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SPU Professor and Collaborators Recognized for Innovative Public History Project

Ottawa (Ontario), Thursday, July 2, 2020 — The Canadian Historical Association has awarded Refugee Boulevard with the Public History Group Prize, which recognizes work that advances the field of public history in Canada.

Refugee Boulevard: Making Montreal Home After the Holocaust is an innovative multimedia history project created by researchers from Dawson College, the Montreal Holocaust Museum and Saint Paul University’s Anna Sheftel, an associate professor in the School of Conflict Studies. Together, they worked with Holocaust survivors to create an oral history of resettlement in Montreal after the Second World War.

“It is an honour to have this project recognized by the Canadian Historical Association,” said Sheftel. “The collaboration between my research partners and the survivors whom we interviewed was very meaningful, and this is an important way of ensuring that survivors’ voices are heard and recognized as part of the multicultural landscape of Montreal.”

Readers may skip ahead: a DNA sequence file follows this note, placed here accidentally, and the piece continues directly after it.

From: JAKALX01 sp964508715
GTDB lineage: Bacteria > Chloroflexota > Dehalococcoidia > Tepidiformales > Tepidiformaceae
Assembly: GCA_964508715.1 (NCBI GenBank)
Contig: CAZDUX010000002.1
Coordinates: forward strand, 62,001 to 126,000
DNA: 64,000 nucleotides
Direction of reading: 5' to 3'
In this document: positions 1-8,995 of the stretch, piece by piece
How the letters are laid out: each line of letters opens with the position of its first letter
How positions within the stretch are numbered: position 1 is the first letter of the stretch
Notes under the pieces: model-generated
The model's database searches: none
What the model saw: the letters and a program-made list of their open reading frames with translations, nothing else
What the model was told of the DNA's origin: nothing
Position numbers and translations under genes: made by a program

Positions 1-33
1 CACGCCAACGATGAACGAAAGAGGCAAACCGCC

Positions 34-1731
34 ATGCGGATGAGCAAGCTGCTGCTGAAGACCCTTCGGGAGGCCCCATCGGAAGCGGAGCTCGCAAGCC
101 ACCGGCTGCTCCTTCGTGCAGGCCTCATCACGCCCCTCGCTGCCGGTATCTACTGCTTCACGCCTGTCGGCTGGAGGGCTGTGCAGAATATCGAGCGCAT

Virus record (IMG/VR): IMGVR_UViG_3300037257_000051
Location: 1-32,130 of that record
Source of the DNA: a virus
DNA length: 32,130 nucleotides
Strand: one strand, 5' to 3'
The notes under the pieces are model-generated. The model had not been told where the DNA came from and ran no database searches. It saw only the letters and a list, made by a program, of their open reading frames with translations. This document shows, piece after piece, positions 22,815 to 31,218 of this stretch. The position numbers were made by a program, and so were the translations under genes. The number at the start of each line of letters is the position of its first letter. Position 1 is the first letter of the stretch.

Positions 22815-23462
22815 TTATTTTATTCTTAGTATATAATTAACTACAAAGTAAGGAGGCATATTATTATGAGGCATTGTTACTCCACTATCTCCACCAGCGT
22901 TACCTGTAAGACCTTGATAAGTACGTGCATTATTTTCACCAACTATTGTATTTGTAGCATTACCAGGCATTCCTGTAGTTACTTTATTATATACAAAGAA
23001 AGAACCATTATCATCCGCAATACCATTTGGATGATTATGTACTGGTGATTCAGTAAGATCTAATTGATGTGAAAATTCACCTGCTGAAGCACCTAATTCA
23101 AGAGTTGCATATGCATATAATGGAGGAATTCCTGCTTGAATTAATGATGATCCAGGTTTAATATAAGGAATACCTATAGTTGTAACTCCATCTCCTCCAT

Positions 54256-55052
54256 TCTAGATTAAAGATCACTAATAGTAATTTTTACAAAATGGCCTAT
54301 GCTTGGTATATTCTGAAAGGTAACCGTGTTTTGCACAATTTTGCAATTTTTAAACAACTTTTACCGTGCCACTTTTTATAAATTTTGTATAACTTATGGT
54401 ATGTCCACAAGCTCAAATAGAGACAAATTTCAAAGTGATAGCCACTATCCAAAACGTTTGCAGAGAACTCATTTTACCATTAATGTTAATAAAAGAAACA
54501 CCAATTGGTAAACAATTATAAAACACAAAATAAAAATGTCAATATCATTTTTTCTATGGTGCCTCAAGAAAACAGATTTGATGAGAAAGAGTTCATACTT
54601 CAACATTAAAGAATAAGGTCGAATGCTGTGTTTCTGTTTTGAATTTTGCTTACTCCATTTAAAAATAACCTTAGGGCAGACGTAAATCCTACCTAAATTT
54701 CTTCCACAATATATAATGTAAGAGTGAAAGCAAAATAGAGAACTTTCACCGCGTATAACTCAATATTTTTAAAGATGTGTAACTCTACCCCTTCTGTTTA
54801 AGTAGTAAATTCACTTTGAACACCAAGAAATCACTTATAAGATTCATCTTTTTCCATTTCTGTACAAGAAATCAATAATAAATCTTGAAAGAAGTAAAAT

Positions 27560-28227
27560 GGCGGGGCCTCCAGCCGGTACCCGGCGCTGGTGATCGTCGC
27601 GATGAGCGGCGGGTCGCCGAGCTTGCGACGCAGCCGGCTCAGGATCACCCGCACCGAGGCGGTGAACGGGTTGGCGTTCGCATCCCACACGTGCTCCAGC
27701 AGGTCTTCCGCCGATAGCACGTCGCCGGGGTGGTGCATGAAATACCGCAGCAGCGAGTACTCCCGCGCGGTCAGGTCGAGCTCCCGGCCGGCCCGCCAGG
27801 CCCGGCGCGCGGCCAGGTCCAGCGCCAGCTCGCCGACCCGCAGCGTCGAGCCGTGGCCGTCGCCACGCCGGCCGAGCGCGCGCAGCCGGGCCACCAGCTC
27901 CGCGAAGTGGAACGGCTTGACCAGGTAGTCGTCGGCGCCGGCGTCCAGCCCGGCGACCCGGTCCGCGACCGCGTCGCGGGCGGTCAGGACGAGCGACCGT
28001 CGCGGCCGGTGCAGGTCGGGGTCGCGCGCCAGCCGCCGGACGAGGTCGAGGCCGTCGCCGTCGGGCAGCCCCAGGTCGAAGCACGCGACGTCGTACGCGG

A highlight of the project is the guided audio-tour of a neighbourhood where six Holocaust survivors resettled in the late 1940s. In their own voices, survivors share stories of resettlement, socializing, food, work, dating, discrimination, as well as the obstacles and the joys inherent in making Montreal their home.

“The audio tour gives participants an approachable and interactive experience of this history,” said Sheftel. “It is a powerful experience to see a neighbourhood through the eyes of those who lived there.”

Refugee Boulevard was funded by a Social Sciences and Humanities Research Council of Canada (SSHRC) Partnership-Engage Grant.

For more information about the project, please visit:

For more information, please contact:
Julie Bourassa
Communications Officer, Saint Paul University
613-236-1393, ext. 2310

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